Discover medical science's extraordinary journey from a time when even the slightest cut held the threat of infection and death to today's era of routine organ transplants and daily headlines about the mysteries of DNA and the human genome. What major discoveries made this transition possible? Who were the fascinating individuals responsible for those discoveries, and what qualities prepared each of them for their unique roles in medical history? These 12 compelling lectures draw on the lives of medicine's greatest contributors to tell the human story behind the development of Western scientific medicine. Professor Nuland reveals the human side of science - a story about strivings, disappointments, triumphs of human genius, and even greed. This course is a must-have for anyone interested in the fascinating story of medicine's evolution-and the brilliant men and women who made this journey possible. Topics include the rise of universities and how they influenced medical education; the appearance of scientific method and what we call "inductive reasoning"; the influence of individual personality on achievement along with the accompanying influence of national character and culture; the role of the church; and the part played by each discoverer's psychological makeup. Please note: This course contains some discussion about certain historical medical practices and experiments that, while common in their time, may seem barbaric and unusual to us today. The professor does not necessarily describe them in graphic detail, but due to the subject matter of this course, some descriptions of these practices do arise. This should be noted before selecting this course for a young or sensitive individual.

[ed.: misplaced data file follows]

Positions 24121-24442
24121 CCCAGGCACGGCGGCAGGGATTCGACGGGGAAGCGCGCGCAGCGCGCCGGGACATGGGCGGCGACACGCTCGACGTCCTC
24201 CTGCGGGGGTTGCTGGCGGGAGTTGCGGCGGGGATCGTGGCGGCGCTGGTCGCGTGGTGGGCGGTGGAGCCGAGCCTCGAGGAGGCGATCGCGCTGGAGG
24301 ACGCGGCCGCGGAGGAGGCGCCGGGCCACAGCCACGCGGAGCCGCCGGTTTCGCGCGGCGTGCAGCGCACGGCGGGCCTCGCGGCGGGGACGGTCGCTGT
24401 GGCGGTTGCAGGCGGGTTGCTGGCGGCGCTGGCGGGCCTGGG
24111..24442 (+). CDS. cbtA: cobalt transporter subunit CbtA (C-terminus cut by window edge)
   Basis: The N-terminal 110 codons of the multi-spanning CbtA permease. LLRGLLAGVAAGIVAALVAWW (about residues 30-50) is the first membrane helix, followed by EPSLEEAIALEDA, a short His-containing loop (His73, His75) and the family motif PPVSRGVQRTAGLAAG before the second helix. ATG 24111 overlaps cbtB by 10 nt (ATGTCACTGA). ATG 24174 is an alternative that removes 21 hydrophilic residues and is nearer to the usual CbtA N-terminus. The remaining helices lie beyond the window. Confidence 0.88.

by Sherwin B. Nuland
by Frank B. Cross
by Francis B. Colavita
by David B. Ruderman
by Charles B. Jones
by Hannah B. Harvey
by William R. Cook, Ronald B. Herzman
"The professor turns the history of medicine into a story for all listeners. Using biographies of the greatest physicians as his resource, he dissects their important discoveries and provides notes on their sordid details. Hearing about surgery before anesthesia beats any Stephen King novel for terror -- it was done in high towers so others couldn't hear the screams. However, the downfall comes in the delivery. Dr. Nuland lowers his voice to an inaudible level in many phrases and at the end of sentences, making important information disappear. He also adds frequent long pauses between words, which slow the pace. However, the messenger's minor defects don't diminish one's enjoyment of the message. J.A.H. (c) AudioFile 2005, Portland, Maine"
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